T e a c h e r  C r e a t e d  L e s s o n

Microorganisms in a Macro World (part 4)


CHIN, Gatineau, Quebec

Studying in the United States

1931 : An encounter that shaped his career

"One day, as I was talking with the physiology professor, Dr. Elie Asselin, he said: "If you want to find a solution to tuberculosis, you won’t find it with chemistry, but with microbiology." Two days later I went and put my destiny in the hands of the Dean of Medicine of the Unversité de Montréal, Dr. Telesphore Parizeau, who welcomed me with open arms. He helped me get a scholarship from the Rockefeller Foundation so that I could go and study in the United States."

Dr. Télesphore Parizeau had himself studied at the Institut Pasteur in Paris.

In the thirties, Quebec was unable to offer a more complete education to its graduates. The young Dr. Frappier had to look elsewhere – to the place where the development of science was beginning to accelerate – in order to acquire the knowledge he needed to attack tuberculosis.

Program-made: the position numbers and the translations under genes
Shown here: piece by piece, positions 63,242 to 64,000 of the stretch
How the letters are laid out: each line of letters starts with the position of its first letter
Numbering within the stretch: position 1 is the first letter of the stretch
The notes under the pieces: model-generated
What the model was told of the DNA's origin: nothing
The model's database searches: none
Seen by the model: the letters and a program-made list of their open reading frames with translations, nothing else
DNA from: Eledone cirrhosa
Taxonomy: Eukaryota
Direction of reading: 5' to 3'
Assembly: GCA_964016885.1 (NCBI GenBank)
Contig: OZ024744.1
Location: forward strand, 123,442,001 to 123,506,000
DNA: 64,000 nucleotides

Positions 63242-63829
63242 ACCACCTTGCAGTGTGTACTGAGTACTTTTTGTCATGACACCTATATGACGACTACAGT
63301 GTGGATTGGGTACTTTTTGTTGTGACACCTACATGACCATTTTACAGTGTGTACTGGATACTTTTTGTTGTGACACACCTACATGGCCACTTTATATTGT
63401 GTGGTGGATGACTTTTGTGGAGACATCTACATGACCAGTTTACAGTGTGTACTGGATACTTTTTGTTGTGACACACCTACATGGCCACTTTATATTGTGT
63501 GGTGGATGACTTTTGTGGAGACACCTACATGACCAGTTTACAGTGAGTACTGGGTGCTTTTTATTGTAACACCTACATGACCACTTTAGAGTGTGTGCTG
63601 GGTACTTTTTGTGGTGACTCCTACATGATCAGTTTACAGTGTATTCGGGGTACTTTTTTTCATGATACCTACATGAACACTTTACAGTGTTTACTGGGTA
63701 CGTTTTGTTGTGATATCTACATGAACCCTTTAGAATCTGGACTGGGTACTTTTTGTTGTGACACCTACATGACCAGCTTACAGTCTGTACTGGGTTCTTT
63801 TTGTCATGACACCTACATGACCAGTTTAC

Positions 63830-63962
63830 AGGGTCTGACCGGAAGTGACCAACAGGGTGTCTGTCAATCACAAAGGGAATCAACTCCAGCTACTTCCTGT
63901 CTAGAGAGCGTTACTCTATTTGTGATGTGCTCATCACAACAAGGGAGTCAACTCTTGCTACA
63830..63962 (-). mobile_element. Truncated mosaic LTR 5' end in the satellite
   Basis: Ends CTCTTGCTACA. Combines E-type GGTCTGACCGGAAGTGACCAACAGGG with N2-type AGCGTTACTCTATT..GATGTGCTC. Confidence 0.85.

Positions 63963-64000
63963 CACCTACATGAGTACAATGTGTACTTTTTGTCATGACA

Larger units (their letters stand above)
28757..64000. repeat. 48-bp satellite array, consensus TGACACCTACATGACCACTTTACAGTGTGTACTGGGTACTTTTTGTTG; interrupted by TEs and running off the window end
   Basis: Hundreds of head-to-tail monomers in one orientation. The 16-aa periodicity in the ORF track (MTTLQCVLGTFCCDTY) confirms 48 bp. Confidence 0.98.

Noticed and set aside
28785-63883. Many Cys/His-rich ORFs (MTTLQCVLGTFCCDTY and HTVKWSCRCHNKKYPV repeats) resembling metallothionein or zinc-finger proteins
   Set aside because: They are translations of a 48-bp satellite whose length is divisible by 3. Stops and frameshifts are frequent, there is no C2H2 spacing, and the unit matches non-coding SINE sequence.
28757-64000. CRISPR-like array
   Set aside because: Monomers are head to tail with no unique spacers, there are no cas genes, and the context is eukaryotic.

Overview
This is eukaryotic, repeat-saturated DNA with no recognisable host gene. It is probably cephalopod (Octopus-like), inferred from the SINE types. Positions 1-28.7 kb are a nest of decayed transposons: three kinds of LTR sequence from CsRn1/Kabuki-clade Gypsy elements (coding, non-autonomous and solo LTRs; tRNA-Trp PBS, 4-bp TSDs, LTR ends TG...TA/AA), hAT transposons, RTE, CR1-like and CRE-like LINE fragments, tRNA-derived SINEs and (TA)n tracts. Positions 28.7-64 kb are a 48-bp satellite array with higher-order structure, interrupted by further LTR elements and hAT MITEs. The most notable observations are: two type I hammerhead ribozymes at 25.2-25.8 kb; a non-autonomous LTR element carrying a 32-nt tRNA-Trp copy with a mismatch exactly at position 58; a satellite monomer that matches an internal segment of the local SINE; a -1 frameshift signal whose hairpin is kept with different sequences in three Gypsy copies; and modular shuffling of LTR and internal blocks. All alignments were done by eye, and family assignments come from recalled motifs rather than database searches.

His studies at the University of Rochester

In the early 1930s, a grant from the Rockfeller Foundation opened doors for him in the American laboratories at the University of Rochester N.Y. Memorial University, financed by Kodak, was rich and well equipped. The Université de Montréal, on the other hand, was poor and decrepit, and research there was poorly developed — an enormous contrast. Armand Frappier told himself that he would have a stimulating challenge in order to improve things when he returned home! During this learning period in the United States, he interned in the microbiology laboratories of several renowned researchers, many of whom were staunchly opposed to the BCG vaccine.

Armand-Frappier Museum

© Armand-Frappier Museum, 2008. All rights reserved.
Learning Object Collection: Armand Frappier: Pioneer of Preventive Medicine
Learning Object: The Man
Institution: RCIP-CHIN